IndyCar

Rosenqvist on Texas crash: “I had a really good shot there and I threw it away”

4 Mins read
Credit: Chris Owens / Courtesy of IndyCar

After crashing out of second-place in the 2020 NTT IndyCar Series season-opening race at Texas Motor Speedway, Chip Ganassi Racing‘s Felix Rosenqvist has stated that he is “really disappointed” to have ended what was his “breakthrough on ovals” in retirement. Rosenqvist was trying to catch his team-mate, Scott Dixon for the lead of the race when he crashed with just over ten laps remaining in Saturday night’s Genesys 300.

After securing the rookie of the year honours in last year’s championship, Rosenqvist would have hoped to kick-off the delayed 2020 season with a bang to kill two bird with one stone. A strong result at Texas would get his 2020 IndyCar campaign off to a strong start, whilst also showing that he has improved on the oval-side of the series; with his oval performances in 2019 perhaps being his only stumbling block during what was an impressive rookie year.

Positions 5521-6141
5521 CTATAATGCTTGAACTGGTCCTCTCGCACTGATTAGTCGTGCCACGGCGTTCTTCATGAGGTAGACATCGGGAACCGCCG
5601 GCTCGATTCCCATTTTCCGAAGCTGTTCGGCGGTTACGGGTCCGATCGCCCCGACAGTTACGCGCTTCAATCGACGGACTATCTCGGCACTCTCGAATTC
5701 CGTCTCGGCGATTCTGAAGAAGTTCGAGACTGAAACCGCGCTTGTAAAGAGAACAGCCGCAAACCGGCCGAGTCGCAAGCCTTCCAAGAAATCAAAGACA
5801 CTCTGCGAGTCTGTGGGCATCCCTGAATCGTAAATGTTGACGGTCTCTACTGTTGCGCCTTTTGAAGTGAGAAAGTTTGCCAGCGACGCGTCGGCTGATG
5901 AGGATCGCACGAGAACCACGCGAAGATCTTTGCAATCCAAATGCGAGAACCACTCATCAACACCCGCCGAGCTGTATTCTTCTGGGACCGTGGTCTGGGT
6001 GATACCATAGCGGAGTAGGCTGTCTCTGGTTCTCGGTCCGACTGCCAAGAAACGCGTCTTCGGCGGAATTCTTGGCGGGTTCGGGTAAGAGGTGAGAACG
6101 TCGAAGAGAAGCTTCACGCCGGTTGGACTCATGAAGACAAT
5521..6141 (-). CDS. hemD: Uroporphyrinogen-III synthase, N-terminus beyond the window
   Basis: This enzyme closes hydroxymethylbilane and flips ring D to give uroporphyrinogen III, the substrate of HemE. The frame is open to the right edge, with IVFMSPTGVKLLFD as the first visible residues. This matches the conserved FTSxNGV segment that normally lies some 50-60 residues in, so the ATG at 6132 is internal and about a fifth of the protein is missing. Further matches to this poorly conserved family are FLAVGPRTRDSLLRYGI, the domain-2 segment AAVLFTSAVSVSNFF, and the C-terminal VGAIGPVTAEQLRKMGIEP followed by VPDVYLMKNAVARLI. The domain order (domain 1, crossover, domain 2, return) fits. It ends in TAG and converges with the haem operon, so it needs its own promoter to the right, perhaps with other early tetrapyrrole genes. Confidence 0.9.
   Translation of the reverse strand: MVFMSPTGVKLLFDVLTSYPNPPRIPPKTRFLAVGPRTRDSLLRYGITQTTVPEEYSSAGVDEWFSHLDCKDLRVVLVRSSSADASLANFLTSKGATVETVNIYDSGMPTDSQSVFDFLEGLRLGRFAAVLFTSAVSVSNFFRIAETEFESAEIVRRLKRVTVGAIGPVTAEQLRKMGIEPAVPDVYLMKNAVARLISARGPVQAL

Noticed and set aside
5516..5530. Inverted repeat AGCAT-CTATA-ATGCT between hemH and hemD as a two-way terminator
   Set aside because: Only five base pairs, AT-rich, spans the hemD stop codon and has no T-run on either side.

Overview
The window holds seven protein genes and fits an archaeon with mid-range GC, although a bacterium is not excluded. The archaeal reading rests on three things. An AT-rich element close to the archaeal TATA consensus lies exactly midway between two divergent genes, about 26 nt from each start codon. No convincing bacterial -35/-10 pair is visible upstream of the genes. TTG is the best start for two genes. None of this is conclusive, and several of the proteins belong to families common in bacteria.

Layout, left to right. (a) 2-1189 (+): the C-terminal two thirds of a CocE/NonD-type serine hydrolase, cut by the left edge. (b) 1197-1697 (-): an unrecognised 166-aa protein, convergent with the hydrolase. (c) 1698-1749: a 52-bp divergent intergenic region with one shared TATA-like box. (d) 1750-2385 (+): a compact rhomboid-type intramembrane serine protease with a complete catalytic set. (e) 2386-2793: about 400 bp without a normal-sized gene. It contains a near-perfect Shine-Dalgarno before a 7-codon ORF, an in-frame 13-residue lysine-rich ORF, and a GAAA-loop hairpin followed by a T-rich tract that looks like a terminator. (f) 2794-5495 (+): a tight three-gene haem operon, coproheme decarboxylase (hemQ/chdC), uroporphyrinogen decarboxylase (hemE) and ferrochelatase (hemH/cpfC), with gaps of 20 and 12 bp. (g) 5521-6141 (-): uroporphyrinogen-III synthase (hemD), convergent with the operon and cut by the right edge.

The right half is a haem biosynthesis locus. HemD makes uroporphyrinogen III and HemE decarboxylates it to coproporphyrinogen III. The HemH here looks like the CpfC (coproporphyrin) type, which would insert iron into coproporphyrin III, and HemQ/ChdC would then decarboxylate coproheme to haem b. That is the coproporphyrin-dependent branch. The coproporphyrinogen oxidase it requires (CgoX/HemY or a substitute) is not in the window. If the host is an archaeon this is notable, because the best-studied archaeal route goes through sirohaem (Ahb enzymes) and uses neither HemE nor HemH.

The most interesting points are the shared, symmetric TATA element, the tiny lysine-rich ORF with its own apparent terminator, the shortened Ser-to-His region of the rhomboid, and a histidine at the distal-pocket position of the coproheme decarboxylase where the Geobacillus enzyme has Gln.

With just one practice session to prepare for the season-opening race at Texas, Chip Ganassi Racing looked to have strong cars. Veteran Dixon would claim second-place on the grid in qualifying, with Rosenqvist taking a decent ninth-place. The third car, driven by Marcus Ericsson, would have to settle for seventeenth after being the first driver to make a run in qualifying.

A great start to the race saw Rosenqvist quickly move up into the top five after pulling off clean passes and also capitalizing on pre-race issues for Ryan Hunter-Reay, Alexander Rossi and Graham Rahal. With overtaking being at a premium – largely due to the high line being ultra-slippery because of the left-over traction compound from the NASCAR Cup Series race in November – Rosenqvist would spend much of the second stint of the race running behind third-placed Simon Pagenaud for Team Penske. He would finally pass the Frenchman just before a debris caution on lap seventy-seven, with the ensuing pit-stops during the caution then promoting Rosenqvist to second-place, behind Newgarden and ahead of Dixon.